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Risk assessment of sheep welfare at small-scale slaughter in Nordic countries, comparing with large-scale slaughter

Hultgren, Jan, Algers, Bo, Atkinson, Sophie, Ellingsen, Kristian, Eriksson, Sofia, Hreinsson, Kjartan, Nordensten, Lotta, Valtari, Heidi, Mejdell, Cecilie Marie
Acta veterinaria scandinavica 2015 v.58 no.1 pp. 34
adult education, animal welfare, expert opinion, experts, fasting, food safety, guidelines, industry, lairage, meat, physiology, risk, risk estimate, risk managers, sheep, slaughter, slaughterhouses, Finland, Iceland, Norway, Scandinavia, Sweden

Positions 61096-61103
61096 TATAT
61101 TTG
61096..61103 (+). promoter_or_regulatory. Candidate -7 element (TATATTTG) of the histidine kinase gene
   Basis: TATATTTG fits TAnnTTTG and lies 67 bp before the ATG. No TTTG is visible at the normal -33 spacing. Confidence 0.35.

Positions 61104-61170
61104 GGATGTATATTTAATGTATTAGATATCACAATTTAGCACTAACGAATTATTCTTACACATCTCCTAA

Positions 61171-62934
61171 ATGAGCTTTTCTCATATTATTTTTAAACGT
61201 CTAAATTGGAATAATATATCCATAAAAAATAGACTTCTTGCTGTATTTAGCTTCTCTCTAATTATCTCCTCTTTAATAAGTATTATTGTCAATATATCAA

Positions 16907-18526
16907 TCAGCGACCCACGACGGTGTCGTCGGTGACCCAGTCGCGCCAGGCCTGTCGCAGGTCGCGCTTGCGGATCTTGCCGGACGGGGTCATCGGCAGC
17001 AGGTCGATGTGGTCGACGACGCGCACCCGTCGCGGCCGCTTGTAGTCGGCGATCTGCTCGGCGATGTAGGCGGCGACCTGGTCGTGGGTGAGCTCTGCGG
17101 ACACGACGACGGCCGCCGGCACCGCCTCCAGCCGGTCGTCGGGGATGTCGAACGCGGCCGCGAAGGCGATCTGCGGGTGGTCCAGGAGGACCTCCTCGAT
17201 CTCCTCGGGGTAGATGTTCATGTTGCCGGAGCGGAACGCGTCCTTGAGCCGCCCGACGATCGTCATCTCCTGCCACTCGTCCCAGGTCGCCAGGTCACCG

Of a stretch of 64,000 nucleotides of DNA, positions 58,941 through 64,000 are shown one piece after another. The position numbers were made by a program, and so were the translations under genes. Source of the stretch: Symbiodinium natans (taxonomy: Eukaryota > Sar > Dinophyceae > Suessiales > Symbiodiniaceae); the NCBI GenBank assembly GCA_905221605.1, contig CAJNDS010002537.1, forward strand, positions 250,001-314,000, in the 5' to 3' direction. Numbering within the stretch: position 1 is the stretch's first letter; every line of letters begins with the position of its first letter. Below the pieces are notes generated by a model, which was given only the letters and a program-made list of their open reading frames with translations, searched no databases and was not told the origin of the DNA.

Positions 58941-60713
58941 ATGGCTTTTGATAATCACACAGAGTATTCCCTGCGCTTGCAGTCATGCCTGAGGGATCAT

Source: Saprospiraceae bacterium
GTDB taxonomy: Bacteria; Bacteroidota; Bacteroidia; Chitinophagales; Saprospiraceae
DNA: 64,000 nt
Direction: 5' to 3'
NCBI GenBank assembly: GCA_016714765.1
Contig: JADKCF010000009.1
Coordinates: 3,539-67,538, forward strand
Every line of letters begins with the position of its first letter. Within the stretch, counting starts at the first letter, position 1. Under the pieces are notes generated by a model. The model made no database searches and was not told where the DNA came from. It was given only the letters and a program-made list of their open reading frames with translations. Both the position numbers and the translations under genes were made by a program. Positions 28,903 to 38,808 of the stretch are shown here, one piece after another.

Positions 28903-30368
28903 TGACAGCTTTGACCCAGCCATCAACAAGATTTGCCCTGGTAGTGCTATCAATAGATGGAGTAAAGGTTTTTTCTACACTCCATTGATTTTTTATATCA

BACKGROUND: During the pre-slaughter period, animals experience novel environment and procedures which may cause reduced welfare and suffering. Over the last decades, the slaughter industry has restructured into fewer and larger abattoirs, implying potential risks of transport stress, injuries, and impaired animal welfare. Since recently, however, there is growing interest in small-scale slaughter to supply locally or regionally produced meat. Risk managers at all levels thus need to assess animal welfare risks also at small-scale operations. This study aimed to assess risks of poor animal welfare at small-scale lamb slaughter (≤5000 sheep/year and ≤70 sheep/day) in Norway, Iceland, Sweden and Finland, and to compare these risks to large-scale industrial slaughter. Assessment was done applying an individual expert opinion approach during a 2-day workshop. Nine experts in lamb slaughter procedures, behaviour, physiology, health, scoring schemes and/or risk assessment provided estimates of exposure, likelihood of negative consequences following exposure, and intensity and duration of negative consequences for 71 hazards. The methods applied mainly adhered to the risk assessment guidelines of the European Food Safety Authority. The list of hazards was modified from an earlier study and distributed to the experts before the assessment. No other literature was reviewed specifically for the purpose of the assessment. RESULTS: The highest risks to animal welfare identified in both small- and large-scale slaughter were related to inadequate conditions during overnight lairage at the slaughter plant. For most hazards, risk estimates were lower in small-scale slaughter. The reverse was true for splitting of groups and separation of one sheep from the group. CONCLUSIONS: Small-scale slaughter has a potential for improved sheep welfare in comparison with large-scale industrial slaughter. Keeping the animals overnight at the slaughterhouse and prolonged fasting before slaughter should be avoided. Solutions include continuing education and training of stockpersons and, especially in large-scale slaughter, application of existing techniques for efficient transport logistics that minimise stress.